“Hypoglycemia diminishes a person’s energy level. You have irritability, mood change, and fatigue, and when one or more of the parties have this, the quality of the marriage is undermined. The ability to function is decreased. You may have disinterest in sex, keeping the house in order, or disinterest in social life.”

“In one typical case we saw an apathetic, irritable woman who had lost interest in the house. This caused arguments and resentments, and interference in the couple’s sex life. The husband began looking elsewhere. He had hypoglycemia, too, which caused an explosive temper. His relationship with his girlfriend was not much better than the one with his wife. The wife was getting her pickup from candy and soda, and was overweight. He was drinking a lot. They both wanted a divorce.”

“We took them both off sugar and sweets. We counseled him about the alcoholism. We put them both on a megavitamin program. Their marital problems pretty much disappeared. That was eight years ago and today they are still doing fine.”

“That’s a rather common story. Before any of our couples have marriage counseling, we do a nutritional analysis and a glucose tolerance test. We feel that psychotherapy, without first biochemically screening a patient, is a big waste of time. We pick up a lot of simple disorders this way that are easy to fix.”

Dr. Hungerford reported this situation:

“One couple came in with a typical hypoglycemia story. She was severely depressed, had gigantic anxiety attacks, would shake all over, and was afraid to leave the house.”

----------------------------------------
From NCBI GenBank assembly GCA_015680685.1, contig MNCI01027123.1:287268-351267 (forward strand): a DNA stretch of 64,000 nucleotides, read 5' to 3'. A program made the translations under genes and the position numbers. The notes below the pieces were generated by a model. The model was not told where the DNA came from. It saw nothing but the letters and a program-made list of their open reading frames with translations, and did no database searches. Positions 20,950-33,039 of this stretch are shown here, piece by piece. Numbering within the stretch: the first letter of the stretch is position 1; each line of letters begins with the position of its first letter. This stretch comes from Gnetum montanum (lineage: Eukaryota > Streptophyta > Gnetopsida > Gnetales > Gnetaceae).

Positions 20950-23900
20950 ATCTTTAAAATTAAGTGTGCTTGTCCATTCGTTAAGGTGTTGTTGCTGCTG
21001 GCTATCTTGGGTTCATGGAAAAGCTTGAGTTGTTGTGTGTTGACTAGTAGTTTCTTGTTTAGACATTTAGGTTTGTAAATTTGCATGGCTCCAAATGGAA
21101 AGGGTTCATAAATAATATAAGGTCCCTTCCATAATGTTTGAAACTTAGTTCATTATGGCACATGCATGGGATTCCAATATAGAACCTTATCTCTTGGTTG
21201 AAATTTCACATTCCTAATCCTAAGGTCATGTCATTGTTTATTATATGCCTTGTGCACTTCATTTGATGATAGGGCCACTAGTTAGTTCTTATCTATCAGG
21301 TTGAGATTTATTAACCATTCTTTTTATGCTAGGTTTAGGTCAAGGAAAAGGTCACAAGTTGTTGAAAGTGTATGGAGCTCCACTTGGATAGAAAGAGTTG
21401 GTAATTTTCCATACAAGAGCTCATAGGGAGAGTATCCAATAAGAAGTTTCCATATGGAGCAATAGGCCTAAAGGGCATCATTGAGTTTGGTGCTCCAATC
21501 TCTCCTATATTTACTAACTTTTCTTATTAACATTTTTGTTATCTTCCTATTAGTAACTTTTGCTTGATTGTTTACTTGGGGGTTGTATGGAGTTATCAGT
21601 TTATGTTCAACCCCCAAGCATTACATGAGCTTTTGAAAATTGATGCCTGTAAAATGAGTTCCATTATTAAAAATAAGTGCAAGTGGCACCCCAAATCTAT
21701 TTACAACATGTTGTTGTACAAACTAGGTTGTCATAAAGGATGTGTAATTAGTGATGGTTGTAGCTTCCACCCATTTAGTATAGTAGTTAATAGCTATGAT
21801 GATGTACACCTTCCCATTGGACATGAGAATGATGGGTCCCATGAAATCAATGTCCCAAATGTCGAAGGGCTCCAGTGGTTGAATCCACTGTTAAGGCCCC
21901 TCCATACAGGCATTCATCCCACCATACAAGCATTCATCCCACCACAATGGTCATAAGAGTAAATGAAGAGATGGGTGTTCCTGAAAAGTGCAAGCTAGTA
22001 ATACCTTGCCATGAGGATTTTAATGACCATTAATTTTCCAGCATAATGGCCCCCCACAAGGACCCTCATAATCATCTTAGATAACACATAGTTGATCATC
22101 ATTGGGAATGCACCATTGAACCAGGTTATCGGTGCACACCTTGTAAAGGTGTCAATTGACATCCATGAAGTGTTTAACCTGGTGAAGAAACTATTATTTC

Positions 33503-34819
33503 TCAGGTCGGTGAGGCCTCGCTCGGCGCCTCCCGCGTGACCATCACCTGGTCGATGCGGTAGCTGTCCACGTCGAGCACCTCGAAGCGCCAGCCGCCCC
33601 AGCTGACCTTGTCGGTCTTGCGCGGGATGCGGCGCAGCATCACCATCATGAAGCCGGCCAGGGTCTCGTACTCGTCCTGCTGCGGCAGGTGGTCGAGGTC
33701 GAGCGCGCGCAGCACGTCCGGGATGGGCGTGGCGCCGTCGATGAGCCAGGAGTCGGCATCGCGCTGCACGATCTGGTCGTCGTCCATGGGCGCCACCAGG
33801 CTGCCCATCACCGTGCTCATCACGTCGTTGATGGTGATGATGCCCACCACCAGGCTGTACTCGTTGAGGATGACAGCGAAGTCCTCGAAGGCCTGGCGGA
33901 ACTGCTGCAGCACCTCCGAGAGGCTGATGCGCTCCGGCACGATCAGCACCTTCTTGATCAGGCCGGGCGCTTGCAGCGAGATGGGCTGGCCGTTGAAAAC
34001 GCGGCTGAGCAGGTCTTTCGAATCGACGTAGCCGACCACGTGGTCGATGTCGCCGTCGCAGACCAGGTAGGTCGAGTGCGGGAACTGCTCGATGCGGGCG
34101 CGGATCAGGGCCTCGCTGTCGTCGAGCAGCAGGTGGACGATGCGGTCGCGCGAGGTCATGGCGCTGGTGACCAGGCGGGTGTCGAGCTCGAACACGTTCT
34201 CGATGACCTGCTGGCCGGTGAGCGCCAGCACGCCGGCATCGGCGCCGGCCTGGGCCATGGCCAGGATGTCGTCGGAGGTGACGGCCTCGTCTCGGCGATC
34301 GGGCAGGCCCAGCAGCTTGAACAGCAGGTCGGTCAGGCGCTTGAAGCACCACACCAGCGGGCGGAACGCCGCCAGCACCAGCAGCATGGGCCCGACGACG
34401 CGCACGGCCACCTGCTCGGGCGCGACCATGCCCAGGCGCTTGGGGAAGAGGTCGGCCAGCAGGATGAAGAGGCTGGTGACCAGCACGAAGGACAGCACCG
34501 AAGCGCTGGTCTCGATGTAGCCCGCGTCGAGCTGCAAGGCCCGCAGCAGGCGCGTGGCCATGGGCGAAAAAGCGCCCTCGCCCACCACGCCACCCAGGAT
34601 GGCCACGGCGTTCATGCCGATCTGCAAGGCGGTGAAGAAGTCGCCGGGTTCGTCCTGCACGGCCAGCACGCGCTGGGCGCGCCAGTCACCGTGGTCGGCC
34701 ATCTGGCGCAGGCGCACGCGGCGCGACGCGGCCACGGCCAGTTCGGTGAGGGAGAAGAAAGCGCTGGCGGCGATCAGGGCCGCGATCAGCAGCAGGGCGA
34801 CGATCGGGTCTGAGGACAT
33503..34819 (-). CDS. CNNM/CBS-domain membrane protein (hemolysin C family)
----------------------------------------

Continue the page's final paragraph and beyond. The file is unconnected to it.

“Her husband was very fuzzyheaded and accident prone. They were having friction over their inability to establish policies in rearing their only daughter.”

“I looked at their diet and found the usual deficiencies. They drank too much coffee with too much sugar, for one thing. Coffee by itself stimulates the adrenal glands. This panics the pancreas and causes too much insulin to be released. The blood sugar level is knocked down. In addition, the husband was into eating candy and encouraging the daughter to do the same. When we suggested a better diet, without any candy, white sugar, or white flour in the house, the situation improved dramatically.”

Stress Causes Nutrient Depletion

People seeking marriage counseling – today as well as back then – are obviously in distress. The trouble might stem from raising a child, from an infidelity problem, from money or from sex problems.

“All these things are intense stress, and stress increases the need for nutrients in a way that very few people understand,” explained Dr. Hungerford.

“Stressed people run a deficit in nutrients, particularly in protein. Vitamin C, zinc, and the B complex vitamins are factors specific in the stress process. They need to be in supply in the body to help us cope with stress. I do many diet analyses and find that just these very factors most needed for handling stress are the ones my clients are the most severely deficient in.”